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YYYYYYYYYYYYYYYYYYYYYYYYYYYYYYYYYYYYYYYYYY WRITING ABSENCE: HISTORY AND DEATH IN BORGES’S “TEMA DEL TRAIDOR Y DEL HÉROE” JOSÉ LUIS VENEGAS BORGES’S short story, “Tema del traidor y del héroe,” manifests a marked concern with the intersections of history and literature, thus anticipating later postmodernist debates on history-writing as a purely fictional act.1 Theorists such as Hayden White and Linda Hutcheon have emphasized the self-referential nature of historiography, showing how history follows the narrative conventions of literary texts for its construction . “Tema” certainly effaces the boundaries between history and literature, underlining how we can only know the past through artificially -constructed texts. However, Borges’s story not only questions the autonomy of history as discourse, but also its representational limits, especially in contexts of cultural decolonization. By saying that history is merely a textual phenomenon we expose the rhetorical mechanisms behind its construction, but can these mechanisms turn any aspect of reality into textual matter? Can history as text represent any event (including anti-colonial revolutions), inserting it within a coherent narrative ? “Tema” is punctuated by conspicuous informational gaps and narrative ellipses related to the central enigma of the story, the death of the Irish rebel Fergus Kilpatrick. This paper argues that Borges incites us to read in these gaps an ineffable absence that resists textual representation , whether historiographic or literary. Death is used as a compelling trope to signal this absence and to pose a radical critique of the limits of history as a totalizing and colonizing regime of representation. 1 Whiston underscores Borges’s ironic attitude toward the authority of official history and the objectivity of history-writing. Juan-Navarro reads this ironic stance in light of Hayden White’s theories of history as a self-reflective discourse. YYYYYYYYYYYYYYYYYYYYYYYYYYYYYYYYYYYYYYYYYY 281 “Tema” is presented as a preliminary draft, as an initial version of what should later become a final rendition of the story it recounts. The narrator underscores the unfinished nature of his work by highlighting its incompleteness, its lack of closure, as if his main concern was to invite the reader to concentrate on what escapes the narrative – on what cannot be put into words or explained in logical terms: “Faltan pormenores, rectificaciones , ajustes; hay zonas de la historia que no me fueron reveladas aún” (531). This sense of indeterminacy permeates the rest of the story. The plot revolves around the predicament of the Irish historian Ryan to reveal the truth about the tragic murder of his great-grandfather, the revolutionary hero Fergus Kilpatrick. As Ryan sets out to write a biography of his illustrious relative, he finds himself in a position analogous to that of the narrator of “Tema,” for he quickly realizes that there are some “zonas de la historia” – particularly the circumstances surrounding Kilpatrick’s death – that have not been revealed to him yet. A hundred years after Kilpatrick’s death, these circumstances remain an enigmatic mystery, as the identity of the murderer is still unknown. We are told that historians have consistently disregarded this missing piece of information, claiming that it does not really affect the legitimacy of their discourse. Whereas official accounts of the event simply ignore this informational gap for the sake of consistency and credibility, Ryan realizes that he cannot proceed with his projected biography until the enigma of Kilpatrick’s death is solved. His investigations eventually solve the mystery, but they also make it obvious that the events leading to the assassination resist the conventional methods of representation of official history. Despite extensive research, Kilpatrick’s death emerges as an ineffable, though conspicuous, absence that dislocates those regulative mechanisms of authoritative narratives that the official historians in the story strive to preserve so zealously. Since one of the most arresting aspects of Kilpatrick’s murder is its similarity to that of Julius Caesar, Ryan initially turns to established theories of history for answers. Hesiod and Plato, Condorcet, Hegel, Spengler and Vico, had all, in different ways, posited universal models of history , patterns that organize time into coherent narratives. Ryan reasons that the repetition of the same momentous event centuries apart would demonstrate the universality of a circular historical scheme, while it would also explain the puzzle...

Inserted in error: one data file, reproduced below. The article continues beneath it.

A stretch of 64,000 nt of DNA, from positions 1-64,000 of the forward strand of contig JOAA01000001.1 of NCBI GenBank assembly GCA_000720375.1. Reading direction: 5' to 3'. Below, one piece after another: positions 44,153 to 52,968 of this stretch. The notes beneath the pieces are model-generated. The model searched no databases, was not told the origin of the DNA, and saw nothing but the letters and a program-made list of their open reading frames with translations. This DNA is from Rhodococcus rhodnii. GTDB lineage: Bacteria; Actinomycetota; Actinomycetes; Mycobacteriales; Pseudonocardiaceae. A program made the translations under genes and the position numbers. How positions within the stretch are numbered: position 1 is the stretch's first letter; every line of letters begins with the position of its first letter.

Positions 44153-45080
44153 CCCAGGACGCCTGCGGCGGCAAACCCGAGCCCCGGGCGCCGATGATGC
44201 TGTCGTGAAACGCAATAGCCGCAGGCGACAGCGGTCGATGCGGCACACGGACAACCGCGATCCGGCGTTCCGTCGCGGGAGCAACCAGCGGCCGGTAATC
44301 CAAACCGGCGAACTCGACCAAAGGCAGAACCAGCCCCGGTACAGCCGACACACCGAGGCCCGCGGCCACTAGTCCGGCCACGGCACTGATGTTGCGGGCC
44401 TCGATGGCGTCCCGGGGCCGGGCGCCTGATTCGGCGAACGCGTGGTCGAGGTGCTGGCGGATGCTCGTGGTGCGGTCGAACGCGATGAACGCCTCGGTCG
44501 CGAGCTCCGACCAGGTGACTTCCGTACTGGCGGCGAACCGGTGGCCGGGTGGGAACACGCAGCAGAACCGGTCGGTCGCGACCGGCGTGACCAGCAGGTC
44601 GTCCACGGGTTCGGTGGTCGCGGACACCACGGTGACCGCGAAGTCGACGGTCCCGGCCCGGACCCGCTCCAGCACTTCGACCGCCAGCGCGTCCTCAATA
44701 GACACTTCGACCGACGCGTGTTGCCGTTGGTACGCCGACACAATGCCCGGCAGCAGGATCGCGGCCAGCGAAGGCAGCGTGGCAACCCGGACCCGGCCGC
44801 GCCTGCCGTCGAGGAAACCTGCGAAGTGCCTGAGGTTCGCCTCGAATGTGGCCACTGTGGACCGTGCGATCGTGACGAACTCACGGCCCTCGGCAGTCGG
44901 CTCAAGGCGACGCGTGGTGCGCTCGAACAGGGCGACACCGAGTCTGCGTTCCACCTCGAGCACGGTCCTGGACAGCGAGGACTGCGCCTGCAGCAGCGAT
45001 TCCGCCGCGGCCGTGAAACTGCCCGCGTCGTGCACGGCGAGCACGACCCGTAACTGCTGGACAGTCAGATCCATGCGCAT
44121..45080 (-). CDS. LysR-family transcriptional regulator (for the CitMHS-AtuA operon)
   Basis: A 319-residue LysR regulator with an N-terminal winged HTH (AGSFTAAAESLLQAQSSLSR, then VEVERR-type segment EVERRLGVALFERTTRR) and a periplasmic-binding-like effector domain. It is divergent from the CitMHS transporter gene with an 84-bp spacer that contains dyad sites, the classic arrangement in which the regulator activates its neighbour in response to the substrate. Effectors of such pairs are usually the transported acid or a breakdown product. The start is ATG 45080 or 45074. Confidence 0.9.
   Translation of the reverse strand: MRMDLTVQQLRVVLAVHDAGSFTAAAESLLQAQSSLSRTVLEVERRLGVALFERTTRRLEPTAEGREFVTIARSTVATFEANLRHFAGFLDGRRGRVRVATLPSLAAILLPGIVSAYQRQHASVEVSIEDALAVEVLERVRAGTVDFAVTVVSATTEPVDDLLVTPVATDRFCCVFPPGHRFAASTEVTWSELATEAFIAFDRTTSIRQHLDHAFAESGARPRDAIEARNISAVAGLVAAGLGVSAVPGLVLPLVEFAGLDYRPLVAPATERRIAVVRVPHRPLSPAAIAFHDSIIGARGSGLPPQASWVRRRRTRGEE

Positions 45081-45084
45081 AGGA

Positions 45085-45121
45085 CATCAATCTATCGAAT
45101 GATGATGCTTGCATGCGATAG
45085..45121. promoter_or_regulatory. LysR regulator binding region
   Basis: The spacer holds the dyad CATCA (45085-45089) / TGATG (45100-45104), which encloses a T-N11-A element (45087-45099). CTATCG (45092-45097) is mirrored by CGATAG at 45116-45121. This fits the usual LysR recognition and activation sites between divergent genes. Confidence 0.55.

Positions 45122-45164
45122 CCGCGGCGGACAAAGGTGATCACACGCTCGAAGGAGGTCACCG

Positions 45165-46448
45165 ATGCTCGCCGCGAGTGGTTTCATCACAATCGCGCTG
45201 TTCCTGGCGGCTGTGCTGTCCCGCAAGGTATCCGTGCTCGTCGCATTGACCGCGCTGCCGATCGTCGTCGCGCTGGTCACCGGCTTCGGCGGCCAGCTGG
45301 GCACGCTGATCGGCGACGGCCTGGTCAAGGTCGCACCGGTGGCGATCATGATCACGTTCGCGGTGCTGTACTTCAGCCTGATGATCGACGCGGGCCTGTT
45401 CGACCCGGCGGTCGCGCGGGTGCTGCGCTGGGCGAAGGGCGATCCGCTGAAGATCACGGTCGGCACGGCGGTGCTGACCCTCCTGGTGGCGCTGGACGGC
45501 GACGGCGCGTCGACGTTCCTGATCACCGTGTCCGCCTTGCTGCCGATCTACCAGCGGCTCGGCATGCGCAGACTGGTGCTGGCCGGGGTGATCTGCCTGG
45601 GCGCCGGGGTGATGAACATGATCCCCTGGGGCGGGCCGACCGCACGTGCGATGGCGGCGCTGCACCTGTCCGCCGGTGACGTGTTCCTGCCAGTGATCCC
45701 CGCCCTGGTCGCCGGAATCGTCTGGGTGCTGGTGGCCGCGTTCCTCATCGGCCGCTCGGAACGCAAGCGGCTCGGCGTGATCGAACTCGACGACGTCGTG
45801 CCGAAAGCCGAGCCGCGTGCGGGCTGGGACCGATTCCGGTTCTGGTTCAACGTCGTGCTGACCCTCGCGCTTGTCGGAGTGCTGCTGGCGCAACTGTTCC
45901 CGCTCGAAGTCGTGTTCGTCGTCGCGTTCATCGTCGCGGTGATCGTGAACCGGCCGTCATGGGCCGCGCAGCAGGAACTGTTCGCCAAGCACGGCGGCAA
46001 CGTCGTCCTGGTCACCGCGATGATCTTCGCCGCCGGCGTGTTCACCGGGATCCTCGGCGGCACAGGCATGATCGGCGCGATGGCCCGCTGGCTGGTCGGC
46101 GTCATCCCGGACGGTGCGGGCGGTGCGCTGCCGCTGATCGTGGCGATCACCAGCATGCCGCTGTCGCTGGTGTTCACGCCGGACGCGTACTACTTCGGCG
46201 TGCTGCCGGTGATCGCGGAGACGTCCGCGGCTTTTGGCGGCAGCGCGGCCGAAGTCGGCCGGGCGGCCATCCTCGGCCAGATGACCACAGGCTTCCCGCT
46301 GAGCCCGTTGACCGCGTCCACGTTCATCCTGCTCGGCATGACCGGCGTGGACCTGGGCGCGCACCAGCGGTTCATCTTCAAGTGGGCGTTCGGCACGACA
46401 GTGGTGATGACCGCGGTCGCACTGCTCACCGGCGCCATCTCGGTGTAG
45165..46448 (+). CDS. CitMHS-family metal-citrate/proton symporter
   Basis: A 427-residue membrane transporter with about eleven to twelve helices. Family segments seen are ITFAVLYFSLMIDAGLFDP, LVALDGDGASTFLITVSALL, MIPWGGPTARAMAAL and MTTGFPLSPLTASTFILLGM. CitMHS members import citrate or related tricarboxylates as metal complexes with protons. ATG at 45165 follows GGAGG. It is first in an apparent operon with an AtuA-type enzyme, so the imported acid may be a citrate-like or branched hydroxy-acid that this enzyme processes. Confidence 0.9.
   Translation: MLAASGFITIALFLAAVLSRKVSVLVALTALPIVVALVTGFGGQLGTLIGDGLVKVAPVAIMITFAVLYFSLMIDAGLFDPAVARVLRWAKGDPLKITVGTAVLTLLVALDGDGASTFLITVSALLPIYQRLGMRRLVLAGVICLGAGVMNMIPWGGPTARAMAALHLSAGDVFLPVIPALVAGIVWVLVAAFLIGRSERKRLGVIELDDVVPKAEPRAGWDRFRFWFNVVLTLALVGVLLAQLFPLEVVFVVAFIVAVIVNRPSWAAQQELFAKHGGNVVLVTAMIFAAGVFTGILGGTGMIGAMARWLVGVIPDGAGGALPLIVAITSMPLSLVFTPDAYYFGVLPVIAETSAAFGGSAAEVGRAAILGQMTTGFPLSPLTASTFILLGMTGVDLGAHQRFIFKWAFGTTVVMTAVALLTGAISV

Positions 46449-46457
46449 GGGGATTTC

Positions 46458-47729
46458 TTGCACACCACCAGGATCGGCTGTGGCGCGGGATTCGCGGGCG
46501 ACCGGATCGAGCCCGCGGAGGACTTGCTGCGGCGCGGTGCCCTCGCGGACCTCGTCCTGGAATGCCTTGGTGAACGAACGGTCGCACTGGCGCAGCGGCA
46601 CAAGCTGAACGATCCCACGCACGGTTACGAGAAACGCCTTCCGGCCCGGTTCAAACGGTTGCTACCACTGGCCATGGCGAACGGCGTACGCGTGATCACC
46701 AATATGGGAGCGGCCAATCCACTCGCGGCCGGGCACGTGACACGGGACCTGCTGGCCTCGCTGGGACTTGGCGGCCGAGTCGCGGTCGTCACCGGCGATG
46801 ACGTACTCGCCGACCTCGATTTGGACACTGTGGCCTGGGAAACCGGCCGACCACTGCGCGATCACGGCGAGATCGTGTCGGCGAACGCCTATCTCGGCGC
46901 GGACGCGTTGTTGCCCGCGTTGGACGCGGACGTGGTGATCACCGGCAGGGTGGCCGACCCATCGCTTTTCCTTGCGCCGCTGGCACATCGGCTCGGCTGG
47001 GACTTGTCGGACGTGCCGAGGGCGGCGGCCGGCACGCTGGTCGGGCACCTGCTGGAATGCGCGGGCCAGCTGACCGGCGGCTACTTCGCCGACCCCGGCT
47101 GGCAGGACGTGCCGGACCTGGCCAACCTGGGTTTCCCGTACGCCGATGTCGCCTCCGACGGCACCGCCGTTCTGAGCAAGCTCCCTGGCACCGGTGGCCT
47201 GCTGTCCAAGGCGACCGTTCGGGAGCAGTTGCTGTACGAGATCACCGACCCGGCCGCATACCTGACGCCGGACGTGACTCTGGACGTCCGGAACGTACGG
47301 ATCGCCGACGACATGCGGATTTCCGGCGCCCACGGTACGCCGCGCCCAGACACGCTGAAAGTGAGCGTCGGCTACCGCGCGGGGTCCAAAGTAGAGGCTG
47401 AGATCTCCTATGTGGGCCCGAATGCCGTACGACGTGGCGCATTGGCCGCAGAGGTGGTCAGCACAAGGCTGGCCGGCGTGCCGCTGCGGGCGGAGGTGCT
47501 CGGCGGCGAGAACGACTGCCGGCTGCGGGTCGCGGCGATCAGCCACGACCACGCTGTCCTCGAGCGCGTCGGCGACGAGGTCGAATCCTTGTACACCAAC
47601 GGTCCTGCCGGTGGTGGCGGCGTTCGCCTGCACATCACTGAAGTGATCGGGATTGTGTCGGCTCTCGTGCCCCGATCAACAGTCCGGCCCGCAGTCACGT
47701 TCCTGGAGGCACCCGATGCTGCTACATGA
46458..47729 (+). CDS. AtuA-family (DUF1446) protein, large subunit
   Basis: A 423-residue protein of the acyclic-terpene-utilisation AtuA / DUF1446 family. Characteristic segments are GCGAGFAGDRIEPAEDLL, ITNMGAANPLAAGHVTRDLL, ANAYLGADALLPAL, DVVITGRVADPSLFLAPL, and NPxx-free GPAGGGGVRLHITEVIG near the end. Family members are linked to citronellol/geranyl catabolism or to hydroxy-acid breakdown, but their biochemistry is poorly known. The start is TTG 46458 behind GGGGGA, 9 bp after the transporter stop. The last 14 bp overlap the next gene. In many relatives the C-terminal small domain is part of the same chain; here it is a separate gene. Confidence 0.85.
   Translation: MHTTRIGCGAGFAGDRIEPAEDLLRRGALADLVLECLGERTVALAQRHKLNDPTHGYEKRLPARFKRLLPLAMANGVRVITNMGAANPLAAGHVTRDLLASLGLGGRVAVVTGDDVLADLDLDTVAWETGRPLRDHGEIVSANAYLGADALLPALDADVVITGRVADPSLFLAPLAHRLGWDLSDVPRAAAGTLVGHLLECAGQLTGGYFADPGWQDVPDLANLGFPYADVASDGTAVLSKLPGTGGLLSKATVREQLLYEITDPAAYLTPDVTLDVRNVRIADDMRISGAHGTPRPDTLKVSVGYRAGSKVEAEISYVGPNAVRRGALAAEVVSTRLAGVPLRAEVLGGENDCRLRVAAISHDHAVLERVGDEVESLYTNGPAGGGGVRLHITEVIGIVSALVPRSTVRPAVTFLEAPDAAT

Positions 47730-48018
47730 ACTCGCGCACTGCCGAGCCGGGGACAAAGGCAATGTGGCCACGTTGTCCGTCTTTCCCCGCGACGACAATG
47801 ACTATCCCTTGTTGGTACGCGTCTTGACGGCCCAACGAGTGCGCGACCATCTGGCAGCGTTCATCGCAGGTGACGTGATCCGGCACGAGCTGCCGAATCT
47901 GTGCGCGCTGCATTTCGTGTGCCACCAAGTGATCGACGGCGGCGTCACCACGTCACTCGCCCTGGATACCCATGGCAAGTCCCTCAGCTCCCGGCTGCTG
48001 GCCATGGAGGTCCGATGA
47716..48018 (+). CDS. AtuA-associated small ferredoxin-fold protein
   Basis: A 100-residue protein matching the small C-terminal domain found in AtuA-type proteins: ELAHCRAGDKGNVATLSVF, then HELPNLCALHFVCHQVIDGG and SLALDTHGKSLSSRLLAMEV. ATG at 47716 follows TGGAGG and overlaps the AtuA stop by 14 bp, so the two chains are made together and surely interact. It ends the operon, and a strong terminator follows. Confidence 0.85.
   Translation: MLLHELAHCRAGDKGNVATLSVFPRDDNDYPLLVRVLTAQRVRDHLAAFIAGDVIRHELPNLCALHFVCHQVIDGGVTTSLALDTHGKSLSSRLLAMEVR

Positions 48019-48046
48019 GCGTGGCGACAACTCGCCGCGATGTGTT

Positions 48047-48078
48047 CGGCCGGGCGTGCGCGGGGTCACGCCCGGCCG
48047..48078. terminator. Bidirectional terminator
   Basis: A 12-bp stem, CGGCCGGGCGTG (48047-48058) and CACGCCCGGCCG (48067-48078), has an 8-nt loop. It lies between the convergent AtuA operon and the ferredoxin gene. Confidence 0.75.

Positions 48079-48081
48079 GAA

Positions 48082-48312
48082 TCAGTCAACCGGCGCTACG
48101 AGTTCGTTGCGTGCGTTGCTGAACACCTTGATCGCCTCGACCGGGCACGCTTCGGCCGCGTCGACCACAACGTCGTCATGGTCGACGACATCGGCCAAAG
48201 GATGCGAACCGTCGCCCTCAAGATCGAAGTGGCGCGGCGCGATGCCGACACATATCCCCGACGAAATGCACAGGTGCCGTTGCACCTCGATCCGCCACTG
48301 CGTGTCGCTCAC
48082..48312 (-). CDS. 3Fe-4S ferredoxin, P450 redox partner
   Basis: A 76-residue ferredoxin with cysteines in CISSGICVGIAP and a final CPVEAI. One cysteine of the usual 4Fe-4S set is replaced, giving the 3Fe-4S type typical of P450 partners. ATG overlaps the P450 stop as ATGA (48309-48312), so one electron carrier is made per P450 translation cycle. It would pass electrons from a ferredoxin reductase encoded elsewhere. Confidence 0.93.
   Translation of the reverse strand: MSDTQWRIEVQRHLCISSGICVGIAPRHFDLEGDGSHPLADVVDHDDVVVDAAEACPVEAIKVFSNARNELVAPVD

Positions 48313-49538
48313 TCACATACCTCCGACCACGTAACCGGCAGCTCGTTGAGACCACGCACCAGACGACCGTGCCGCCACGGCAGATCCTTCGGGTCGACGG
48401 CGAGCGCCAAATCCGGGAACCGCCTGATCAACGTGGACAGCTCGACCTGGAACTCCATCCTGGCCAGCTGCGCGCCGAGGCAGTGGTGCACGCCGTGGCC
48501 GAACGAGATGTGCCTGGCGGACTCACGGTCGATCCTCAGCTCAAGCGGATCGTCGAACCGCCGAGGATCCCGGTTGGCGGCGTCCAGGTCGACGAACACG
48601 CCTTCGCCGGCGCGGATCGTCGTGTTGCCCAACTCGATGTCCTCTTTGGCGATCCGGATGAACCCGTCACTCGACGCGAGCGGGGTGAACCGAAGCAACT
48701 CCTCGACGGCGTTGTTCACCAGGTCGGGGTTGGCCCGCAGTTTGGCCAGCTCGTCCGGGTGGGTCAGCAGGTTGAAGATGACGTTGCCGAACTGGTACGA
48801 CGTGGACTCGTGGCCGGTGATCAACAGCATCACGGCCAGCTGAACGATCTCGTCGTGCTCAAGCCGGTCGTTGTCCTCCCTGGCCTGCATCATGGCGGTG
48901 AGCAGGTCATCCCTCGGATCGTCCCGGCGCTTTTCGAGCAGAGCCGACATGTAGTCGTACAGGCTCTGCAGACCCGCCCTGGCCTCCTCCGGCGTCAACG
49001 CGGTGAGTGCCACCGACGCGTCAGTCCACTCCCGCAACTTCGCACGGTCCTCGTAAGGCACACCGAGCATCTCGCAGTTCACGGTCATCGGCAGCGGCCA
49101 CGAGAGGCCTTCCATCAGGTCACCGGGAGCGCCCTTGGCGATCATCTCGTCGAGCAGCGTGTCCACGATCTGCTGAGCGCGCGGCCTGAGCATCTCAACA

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pp. 281-289
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